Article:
“We made the decision to move forward with the Trans Mountain pipeline expansion because it was in Canada’s interest to do so,” he said. “We will be continuing with the Trans Mountain pipeline expansion.”

Scheer has said it is up to Trudeau to work with the provinces and opposition parties over the coming months, while Singh has said he wants Trudeau to address his party’s key priorities in exchange for New Democrat support.

Mia Rabson, The Canadian Press

Like us on Facebook and follow us on Twitter.

Just Posted

A tent housing a mobile vaccination clinic. (Interior Health/Contributed)
Over 5K jabbed at Interior Health mobile COVID-19 vaccine clinics

The clinics have made stops in more than 40 communities since launching last week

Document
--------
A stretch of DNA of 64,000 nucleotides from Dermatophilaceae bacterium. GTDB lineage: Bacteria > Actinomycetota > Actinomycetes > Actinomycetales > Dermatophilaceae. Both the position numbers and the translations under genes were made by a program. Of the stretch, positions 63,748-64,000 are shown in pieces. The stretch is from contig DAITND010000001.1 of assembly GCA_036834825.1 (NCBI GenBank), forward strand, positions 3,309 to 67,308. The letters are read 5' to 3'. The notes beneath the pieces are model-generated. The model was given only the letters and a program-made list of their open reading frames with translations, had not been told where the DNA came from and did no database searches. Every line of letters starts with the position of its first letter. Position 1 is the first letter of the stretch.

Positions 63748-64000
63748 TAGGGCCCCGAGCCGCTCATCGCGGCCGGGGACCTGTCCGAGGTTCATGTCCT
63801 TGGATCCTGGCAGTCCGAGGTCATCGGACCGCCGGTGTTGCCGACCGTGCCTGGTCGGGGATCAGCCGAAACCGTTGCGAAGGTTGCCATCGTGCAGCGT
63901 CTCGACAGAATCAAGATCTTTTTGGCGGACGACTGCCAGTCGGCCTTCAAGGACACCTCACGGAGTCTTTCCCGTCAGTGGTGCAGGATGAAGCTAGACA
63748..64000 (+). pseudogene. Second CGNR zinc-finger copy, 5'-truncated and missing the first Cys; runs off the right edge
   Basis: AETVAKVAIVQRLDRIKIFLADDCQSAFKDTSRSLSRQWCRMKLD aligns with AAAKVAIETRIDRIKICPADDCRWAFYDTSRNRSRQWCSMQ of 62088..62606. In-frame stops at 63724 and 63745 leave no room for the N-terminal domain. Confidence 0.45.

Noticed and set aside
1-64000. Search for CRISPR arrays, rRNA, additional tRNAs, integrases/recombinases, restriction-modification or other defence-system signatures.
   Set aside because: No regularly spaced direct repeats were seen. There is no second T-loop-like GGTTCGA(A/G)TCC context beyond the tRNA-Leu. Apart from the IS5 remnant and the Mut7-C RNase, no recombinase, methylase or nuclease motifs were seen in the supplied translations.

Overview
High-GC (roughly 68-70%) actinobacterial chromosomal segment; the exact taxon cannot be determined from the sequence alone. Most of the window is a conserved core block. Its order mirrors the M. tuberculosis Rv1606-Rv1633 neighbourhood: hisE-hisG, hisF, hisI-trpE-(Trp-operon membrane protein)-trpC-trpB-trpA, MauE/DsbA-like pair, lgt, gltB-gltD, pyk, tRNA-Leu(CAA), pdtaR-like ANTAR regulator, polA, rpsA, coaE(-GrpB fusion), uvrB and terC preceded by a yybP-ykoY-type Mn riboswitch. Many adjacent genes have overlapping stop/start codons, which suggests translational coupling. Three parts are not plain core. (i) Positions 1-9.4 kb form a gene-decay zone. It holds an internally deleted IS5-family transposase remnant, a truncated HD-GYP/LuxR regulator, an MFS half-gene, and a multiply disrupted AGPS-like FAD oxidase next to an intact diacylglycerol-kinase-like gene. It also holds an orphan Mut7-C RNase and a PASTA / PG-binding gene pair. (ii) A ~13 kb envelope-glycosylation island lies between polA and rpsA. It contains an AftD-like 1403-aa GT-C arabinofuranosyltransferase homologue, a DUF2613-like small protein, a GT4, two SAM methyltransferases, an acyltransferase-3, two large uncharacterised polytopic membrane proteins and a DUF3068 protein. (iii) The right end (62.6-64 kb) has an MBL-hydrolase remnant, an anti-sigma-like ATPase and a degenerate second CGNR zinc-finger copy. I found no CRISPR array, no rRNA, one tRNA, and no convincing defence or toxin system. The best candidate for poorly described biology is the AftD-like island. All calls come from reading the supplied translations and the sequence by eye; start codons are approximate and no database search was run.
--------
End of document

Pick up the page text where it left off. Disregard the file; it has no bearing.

Provincial Health Officer Dr. Bonnie Henry talks about B.C.’s plan to restart the province during a press conference at Legislature in Victoria, Tuesday, May 25, 2021. THE CANADIAN PRESS/Chad Hipolito
Interior Health COVID-19 cases falling slower than the rest of B.C.

More than a third of provincial cases announced Thursday came from the Interior

A tent housing a mobile vaccination clinic. (Interior Health/Contributed)
Second dose vaccinations accelerating throughout region: Interior Health

To date, more than 675,000 doses have been administered throughout the region

Okanagan Lake (File photo)
Thompson-Okanagan ready to welcome back tourists

The Thompson-Okanagan Tourism Association expects this summer to be a busy one